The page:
Coronavirus: Yemeni official calls for solidarity as first case confirmed

Hadramawt governor Faraj Al Bahsani said Yemenis needed to stay resilient

A police vehicle patrols a street during a curfew after the state's first case of coronavirus disease (COVID-19), was announced, in al-Sheher, Hadhramout province, Yemen April 10, 2020. REUTERS/Ibrahim al-Bakri
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The governor of Hadramawt province in southeast Yemen has called on people to pull together in order to defeat the coronavirus.

His call came hours after a 73-years old Yemeni citizen from the eastern district of Al Sheher in Hadramawt province became the first confirmed case in Yemen on Friday morning.

“Such hard times need more solidarity and more cooperation to overcome the worldwide pandemic. You must stay strong and resilient more than ever before,” governor Faraj Al Bahsani said in a televised speech.

“We must work together to defeat this ordeal the same way we did when we faced the challenge of the terror groups in 2016,” Mr Al Bahsani added.

“We ordered the whole district of Al Sheher to be sealed off and all the family of the patient to be quarantined and tested and we ordered the security forces and the health authorities in the province to trace all the people who were in contact with the patient to be quarantined,” the governor of Hadramawt explained.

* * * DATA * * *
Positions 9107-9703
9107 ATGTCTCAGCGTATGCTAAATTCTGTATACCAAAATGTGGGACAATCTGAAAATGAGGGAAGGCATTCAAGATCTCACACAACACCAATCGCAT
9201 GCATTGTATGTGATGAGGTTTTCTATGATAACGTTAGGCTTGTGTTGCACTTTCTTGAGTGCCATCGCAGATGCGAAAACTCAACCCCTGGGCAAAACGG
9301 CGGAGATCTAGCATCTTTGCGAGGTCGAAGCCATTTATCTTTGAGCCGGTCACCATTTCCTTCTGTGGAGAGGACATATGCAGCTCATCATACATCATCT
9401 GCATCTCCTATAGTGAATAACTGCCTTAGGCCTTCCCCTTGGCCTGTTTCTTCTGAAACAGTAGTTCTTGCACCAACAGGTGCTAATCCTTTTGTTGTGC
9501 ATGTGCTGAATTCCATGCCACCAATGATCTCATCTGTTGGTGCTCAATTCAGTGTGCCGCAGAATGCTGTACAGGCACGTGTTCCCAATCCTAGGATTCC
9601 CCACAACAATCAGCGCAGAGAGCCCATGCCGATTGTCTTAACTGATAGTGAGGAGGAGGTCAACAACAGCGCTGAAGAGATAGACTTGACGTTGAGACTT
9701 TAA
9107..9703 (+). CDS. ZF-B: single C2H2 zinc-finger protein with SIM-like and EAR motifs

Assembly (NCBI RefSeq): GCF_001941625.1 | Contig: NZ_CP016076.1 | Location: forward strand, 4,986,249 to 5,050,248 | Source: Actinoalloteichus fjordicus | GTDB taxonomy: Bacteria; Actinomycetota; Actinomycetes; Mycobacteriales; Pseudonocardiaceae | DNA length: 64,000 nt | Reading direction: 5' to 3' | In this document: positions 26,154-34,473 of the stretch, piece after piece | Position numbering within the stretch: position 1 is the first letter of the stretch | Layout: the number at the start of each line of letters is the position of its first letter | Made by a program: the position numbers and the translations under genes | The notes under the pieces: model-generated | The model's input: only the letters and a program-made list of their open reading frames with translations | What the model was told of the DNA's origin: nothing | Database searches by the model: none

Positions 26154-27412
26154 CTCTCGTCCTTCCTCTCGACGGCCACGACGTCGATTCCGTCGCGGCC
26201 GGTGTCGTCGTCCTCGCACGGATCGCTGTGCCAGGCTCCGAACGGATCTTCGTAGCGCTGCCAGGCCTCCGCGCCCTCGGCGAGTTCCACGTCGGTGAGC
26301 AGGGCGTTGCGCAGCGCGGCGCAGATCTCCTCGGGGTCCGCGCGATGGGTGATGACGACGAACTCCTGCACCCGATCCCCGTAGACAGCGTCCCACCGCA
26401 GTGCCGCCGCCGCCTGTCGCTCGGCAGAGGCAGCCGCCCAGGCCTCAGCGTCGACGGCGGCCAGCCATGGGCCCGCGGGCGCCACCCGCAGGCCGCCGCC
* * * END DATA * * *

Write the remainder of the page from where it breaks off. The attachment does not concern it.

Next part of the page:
The governor Mr Al Bahsani said that a province-wide curfew will be announced in the coming days. He urged journalists and activists on social media to report based on reliable sources to ensure fear and anxiety do not spread.

In Al Sheher district, where the first case in Yemen was recorded, a full curfew has been in place since early Friday. "The security forces rumbled into the streets and sealed off the whole district," Abdul Jabar Bajubeir a resident based in the city, told The National.

He said the security forces had roamed the city and urged people via loudspeakers to stay at home.

“Since the first case was detected in the harbour street the whole city went [into] lockdown, the residents stayed home, the streets seemed vacant, all the shops and the mall stores closed, the mosques, the public markets were all shuttered,” Mr Bajubeir said

"The city has been haunted with fear and anxiety, everybody expects the pandemic to ramp up because the patient has mixed to many before he got diagnosed positive," another resident, who asked not to be named, told The National.

Furthermore, authorities in the adjacent provinces of Al Mahrah and Shabwa have sealing the entry points with Hadramawt.

"We closed all the entry points with Hadramawt and prevented the travel from and to Hadramawt until further notice," Issa Al Qumairi, the media secretary of Al Mahrah's governor, told The National.

In Aden, activists called on the security forces to impose a curfew and prevent public gatherings to stop the coronavirus spreading.